This article appeared in the Financial Times on January 14, 2011. It was written by Gillian Tett (pictured on the right, photo credit to the Financial Times). It refers to research by yours truly, Chris Forman and Avi Goldfarb. The specific paper she discusses is titled “The Internet and Local Wages: a Puzzle.” Check it out.
Will the iPad flatten us all?
As you trudged back to work this month, did you head to an office in a large urban centre, be that Baltimore, Bristol or somewhere else? Or did you sit down at your computer – or with an iPad – in a pleasant ski lodge, beach house or even a simple house in a poorer rural region, such as Arkansas or Wales?
Right now those questions matter not just for your own well-being, but to wider social and economic policy, too. More than a decade ago, the US author Thomas Friedman caused a stir by suggesting that the internet was turning the world “flat”: by connecting everyone, new technologies were creating competition and opportunities across borders, enabling many jobs to migrate….
In some ways, this sounds very frightening to American policymakers: in recent months, for example, there has been endless hand-wringing about the idea that American jobs are now flocking to India or China in this “flat” world.
However, this technological flattening is potentially liberating too. Open any lifestyle magazine these days, and you will see plenty of pieces implying that anybody armed with an iPad can now (theoretically) work as easily from Vail, Colorado, as Wall Street, New York. And if the internet is making the world flat across national borders, it should also be able to level America – or so the US administration hopes.
Indeed, last year the Obama administration duly set about trying to create a bit of this “flattening” by creating a $7.2bn plan to boost internet infrastructure, particularly in more deprived areas: the theory was that through these internet ties rural regions should enjoy a new wave of job growth and higher wages. Has this actually happened? Last week I attended the American Economic Association meeting in Denver, and some of the papers I heard gave me pause for thought.
In the past few months three economists at Northwestern University and Georgia Institute of Technology and the University of Toronto, Shane Greenstein and Chris Forman and Avi Goldfarb, have tried to monitor internet penetration and wage trends across the nation. Sadly for the Obama government, this study did not uncover any evidence that the arrival of faster broadband in different areas has boosted wages for most Americans. However, there is one notable exception: when high-speed internet arrived in urban areas, the highest-earning workers typically saw their wages jump even further.
The people who were expected to benefit least, in other words, ended up gaining most. But why? As Greenstein says: “If stockbrokers in New York can reach a small town in Iowa, and the small town in Iowa can now reach New York, then you have to wonder why can’t Iowa get the wage growth too?”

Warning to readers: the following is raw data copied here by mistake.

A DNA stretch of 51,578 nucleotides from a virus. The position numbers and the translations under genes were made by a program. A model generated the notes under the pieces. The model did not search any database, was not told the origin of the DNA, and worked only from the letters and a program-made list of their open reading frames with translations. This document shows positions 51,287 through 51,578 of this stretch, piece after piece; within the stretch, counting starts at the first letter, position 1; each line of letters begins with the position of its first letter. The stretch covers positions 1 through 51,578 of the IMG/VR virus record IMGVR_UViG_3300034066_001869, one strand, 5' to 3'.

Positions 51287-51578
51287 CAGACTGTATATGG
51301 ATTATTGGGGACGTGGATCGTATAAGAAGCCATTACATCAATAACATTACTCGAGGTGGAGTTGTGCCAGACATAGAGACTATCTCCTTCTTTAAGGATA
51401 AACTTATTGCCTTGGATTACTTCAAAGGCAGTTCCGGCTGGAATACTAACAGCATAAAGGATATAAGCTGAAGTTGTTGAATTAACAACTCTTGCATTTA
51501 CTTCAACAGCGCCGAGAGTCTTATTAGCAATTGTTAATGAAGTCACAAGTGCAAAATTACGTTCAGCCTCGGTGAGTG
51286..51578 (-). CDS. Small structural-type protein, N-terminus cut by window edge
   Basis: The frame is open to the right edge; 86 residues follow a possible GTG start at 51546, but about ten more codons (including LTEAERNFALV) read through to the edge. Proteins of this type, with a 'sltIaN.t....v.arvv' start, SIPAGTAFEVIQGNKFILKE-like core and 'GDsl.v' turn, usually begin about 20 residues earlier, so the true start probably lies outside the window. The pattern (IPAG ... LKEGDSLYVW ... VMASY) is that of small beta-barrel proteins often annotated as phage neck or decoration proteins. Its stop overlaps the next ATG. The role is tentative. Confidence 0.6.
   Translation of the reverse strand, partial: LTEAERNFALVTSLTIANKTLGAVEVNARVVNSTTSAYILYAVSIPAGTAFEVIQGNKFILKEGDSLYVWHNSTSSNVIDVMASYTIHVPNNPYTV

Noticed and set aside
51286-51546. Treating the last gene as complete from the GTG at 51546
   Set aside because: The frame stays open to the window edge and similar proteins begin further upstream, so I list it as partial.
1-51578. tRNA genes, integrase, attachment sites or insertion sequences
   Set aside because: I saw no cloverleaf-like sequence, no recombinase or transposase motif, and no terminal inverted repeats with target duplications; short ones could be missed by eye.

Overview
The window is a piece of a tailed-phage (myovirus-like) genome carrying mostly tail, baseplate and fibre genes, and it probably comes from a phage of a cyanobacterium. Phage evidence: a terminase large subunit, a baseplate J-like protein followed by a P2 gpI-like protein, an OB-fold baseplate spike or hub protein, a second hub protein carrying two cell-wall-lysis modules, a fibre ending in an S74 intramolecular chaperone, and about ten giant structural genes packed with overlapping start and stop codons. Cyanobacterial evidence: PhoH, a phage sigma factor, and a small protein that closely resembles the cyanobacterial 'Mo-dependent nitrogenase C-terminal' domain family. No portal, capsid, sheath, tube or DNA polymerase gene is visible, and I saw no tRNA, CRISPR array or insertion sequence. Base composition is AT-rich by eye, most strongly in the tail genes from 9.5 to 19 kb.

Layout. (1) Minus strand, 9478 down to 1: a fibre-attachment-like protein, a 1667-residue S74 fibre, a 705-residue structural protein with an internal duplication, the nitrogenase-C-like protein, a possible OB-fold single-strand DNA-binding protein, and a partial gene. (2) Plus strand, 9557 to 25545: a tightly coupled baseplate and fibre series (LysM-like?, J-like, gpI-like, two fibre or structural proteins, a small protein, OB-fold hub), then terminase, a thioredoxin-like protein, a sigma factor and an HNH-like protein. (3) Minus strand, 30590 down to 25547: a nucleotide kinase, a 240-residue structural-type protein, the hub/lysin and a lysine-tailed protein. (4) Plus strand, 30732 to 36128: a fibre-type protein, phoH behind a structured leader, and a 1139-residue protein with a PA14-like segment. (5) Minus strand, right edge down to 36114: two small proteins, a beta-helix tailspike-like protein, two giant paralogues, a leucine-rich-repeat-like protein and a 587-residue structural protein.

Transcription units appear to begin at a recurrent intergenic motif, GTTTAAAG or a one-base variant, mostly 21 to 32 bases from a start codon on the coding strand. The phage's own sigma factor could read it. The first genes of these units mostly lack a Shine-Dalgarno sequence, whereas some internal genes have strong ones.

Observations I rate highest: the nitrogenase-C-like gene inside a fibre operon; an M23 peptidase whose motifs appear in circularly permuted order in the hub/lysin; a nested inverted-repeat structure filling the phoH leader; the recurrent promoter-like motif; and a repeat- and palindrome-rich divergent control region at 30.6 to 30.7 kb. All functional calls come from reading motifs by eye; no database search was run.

One answer is that this just reflects a wider trend of growing wage inequality in America. But I suspect that there is also a more subtle issue of culture and social systems at work. Stockbrokers in New York – or highly paid urban workers in general– typically have the incentives and training to chase new entrepreneurial activities – after all they exist in highly competitive cultures, which are created and reinforced through face-to-face contact and where ideas collide all the time. It would be nice to hope that you can replicate that in a small town in Iowa; but transmitting this subtle cultural pattern cannot be done over the internet. Even in an era where disembodied digital rules, social interaction still matters a lot.
The good news, if you like, is that the picture on wage growth is not entirely reflected in job numbers. A separate study conducted by Jed Kolko of the Public Policy Institute of California, for example, did find some – albeit “tentative” – evidence that the arrival of broadband sometimes created jobs. (Sadly, though, Kolko says he found absolutely no evidence this was occurring in so-called “idyllic” spots; anyone looking for an IT employment boom at beach resorts must dream on.)
But even if the Greenstein and Forman and Goldfarb study is just a small quirk – and I rather suspect it is not – it nevertheless points to an interesting issue around this “flattened world”. A decade ago, many pundits hoped that the internet would create more equality of opportunity and thus more egalitarianism. But could it be that the internet will simply create new forms of inequality? Even if everyone can get high-speed access, not everyone is equally placed to use it; education, cultural context and social ties still count for a lot, and in a very unequal way. Even with an iPad, in other words, don’t start dreaming of escaping to the beach or ski resort quite yet.